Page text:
However, it’s a large step above the typing experience of the Asus Zenbook, Acer Aspire S3 and Toshiba Satellite Z830.

Though the left-shift key isn’t as long as we’re used to seeing on Lenovo machines, keys are well laid out and their curvy base gives them a little certain something which again helps the U300s to stand out from the crowd. Key travel is shallow but still deeper than rivals and there’s a nicely defined action to them. We do prefer a matt, lightly textured finish on our keyboards but the smooth semi-matt finish used here is in keeping with the Ultrabook’s metal aesthetic.

The only thing lacking here is keyboard backlighting, which means the U300s joins the club whose current members include the Zenbook and Aspire S3. While not essential, it’s always nice to have and does enhance the premium feel of a laptop, and after Lenovo including it on its ThinkPad X1 we’re disappointed by its absence. If it’s a must have for you, you may want to consider the Z830, MacBook Air or Samsung Series 9 900X3A.

Thankfully, the touchpad is as nice to use as the keyboard. The buttonless glass-surface pad is huge, easily as large as that found on the Zenbook or Air, and as with those pads incorporates its buttons, delineated by a discrete stripe. These ‘buttons’ offer a deep, audible click. We’re glad to see Lenovo can still get it right after the somewhat awkward and jumpy pads on its ThinkPads since the X1.

Getting to the IdeaPad U300s’ 13.3in screen, it’s a fairly standard affair with a glossy finish, 1,366 x 768 resolution and using our least favourite panel tech: TN, with its inherently poor (in this case dismal) viewing angles. Thanks the contrast shift this causes, you need to position the screen fairly accurately and sit centrally to get the most out of it. Once you do, however, there’s plenty of good news. Colours are vibrant yet contrast remains good, with deep blacks, plenty of dark detailing and pure whites.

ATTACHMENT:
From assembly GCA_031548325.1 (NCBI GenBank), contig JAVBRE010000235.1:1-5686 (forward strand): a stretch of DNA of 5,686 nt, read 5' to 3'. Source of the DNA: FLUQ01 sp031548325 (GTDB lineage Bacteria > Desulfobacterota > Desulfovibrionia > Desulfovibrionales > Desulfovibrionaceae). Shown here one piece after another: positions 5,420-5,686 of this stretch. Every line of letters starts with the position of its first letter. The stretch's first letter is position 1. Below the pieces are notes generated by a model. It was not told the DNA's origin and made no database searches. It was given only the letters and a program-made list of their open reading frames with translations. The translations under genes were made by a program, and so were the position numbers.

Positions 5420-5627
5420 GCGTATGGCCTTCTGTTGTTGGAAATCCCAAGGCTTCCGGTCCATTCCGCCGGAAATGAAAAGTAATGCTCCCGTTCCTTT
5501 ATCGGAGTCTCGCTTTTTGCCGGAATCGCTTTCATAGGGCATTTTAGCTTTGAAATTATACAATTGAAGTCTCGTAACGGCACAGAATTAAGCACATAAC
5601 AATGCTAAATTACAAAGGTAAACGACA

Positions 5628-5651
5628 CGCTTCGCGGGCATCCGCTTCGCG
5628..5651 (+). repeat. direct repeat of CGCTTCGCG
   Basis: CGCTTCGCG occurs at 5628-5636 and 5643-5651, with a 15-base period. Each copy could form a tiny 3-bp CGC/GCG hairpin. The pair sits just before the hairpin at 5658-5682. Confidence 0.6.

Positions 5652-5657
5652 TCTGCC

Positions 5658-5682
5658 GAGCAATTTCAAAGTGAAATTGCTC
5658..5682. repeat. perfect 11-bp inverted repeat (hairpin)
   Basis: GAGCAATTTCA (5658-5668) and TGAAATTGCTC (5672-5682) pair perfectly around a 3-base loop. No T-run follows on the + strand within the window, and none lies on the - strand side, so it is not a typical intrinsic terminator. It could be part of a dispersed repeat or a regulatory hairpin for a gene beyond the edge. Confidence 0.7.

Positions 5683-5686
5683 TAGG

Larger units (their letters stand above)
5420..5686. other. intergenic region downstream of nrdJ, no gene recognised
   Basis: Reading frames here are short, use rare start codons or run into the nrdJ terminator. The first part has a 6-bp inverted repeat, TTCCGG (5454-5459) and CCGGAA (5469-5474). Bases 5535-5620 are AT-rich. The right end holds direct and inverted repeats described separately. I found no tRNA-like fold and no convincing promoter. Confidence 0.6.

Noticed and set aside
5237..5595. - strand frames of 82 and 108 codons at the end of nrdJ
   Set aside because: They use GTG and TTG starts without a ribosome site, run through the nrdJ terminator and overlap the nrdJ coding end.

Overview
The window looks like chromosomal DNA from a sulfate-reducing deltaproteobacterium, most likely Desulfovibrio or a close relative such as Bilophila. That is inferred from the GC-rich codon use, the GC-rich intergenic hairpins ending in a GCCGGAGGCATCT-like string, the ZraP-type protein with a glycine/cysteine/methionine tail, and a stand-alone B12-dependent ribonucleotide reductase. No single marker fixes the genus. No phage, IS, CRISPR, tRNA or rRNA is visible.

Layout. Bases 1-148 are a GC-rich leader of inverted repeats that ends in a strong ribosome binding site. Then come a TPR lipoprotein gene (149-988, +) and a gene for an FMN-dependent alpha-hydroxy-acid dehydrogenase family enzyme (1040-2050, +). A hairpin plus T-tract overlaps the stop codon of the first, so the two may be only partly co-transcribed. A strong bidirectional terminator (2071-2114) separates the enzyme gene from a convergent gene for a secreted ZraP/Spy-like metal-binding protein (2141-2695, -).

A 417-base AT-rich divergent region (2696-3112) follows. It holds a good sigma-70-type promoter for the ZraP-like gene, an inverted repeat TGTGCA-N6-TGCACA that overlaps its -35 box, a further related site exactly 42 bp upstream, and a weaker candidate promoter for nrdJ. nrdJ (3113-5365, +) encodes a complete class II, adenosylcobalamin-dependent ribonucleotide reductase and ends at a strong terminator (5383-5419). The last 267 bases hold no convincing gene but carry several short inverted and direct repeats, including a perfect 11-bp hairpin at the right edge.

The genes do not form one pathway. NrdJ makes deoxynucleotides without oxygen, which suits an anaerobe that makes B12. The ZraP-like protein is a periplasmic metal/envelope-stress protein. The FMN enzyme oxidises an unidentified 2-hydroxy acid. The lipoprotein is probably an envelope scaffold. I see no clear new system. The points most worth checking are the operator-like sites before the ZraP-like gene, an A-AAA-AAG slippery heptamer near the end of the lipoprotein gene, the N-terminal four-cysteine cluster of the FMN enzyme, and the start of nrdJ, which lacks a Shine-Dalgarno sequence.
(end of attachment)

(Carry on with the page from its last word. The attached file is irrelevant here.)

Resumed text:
If you want the best screen on an Ultrabook-equivalent your best bet is still the Samsung Series 9 900X3A’s superb TN display (or Lenovo’s own X220 ultraportable with its IPS panel). The U300s doesn’t offer the resolution advantage of the 1,600 x 900 Asus Zenbook UX31 either, but it’s still one of the better examples we’ve come across – though that’s more an indictment of the poor quality of Ultrabook displays in general than praise for this one.

Frankly, we can’t wait till the Lenovo Yoga with its 1,600 x 900 IPS display gives us the kind of quality we’ve been seeing on tablets (like the Asus Eee Pad Transformer Prime) for a while now.

Audio, meanwhile, is quite good for an ultraportable. The U300s’ stereo speakers put out audible volume levels with only a little distortion creeping in at maximum. Otherwise production is quite detailed with a modicum of bass, adequate for light entertainment and even the occasional movie.

Ultrabooks are birds of a feather when it comes to performance, since they all share very similar specifications. The average user can buy an Ultrabook confident in the knowledge it will run most of what they might want, barring demanding games. As already mentioned Lenovo’s IdeaPad U300s is available in several different configurations: the M6844uk model with a Core i7 CPU, 4GB of RAM and a 256GB SSD, which will set you back around £1,200, or our M6845uk review model with a Core i5, 4GB of RAM and a 128GB SSD at just under £900.
Lenovo IdeaPad U300s
To be honest, Intel’s dual-core ‘Sandy Bridge’ Core i5-2467M should be plenty powerful for most. It runs at 1.6GHz by default but can Turbo Clock to 2.3GHz with support for up to four virtual cores. Likewise a 128GB SSD is standard for the Ultrabook crowd and can always be supplemented by cheap external storage.
Lenovo IdeaPad U300s
As ever, graphics is a weak point of the Ultrabook, which explains the U300s’ poor result of 13.8fps in Stalker: Call of Pripyat, despite running at a low 1,280 x 720 resolution and Medium Detail. In other words, if you’re into your gaming, this is not the machine for you, but the casual crowd should find performance here just about adequate.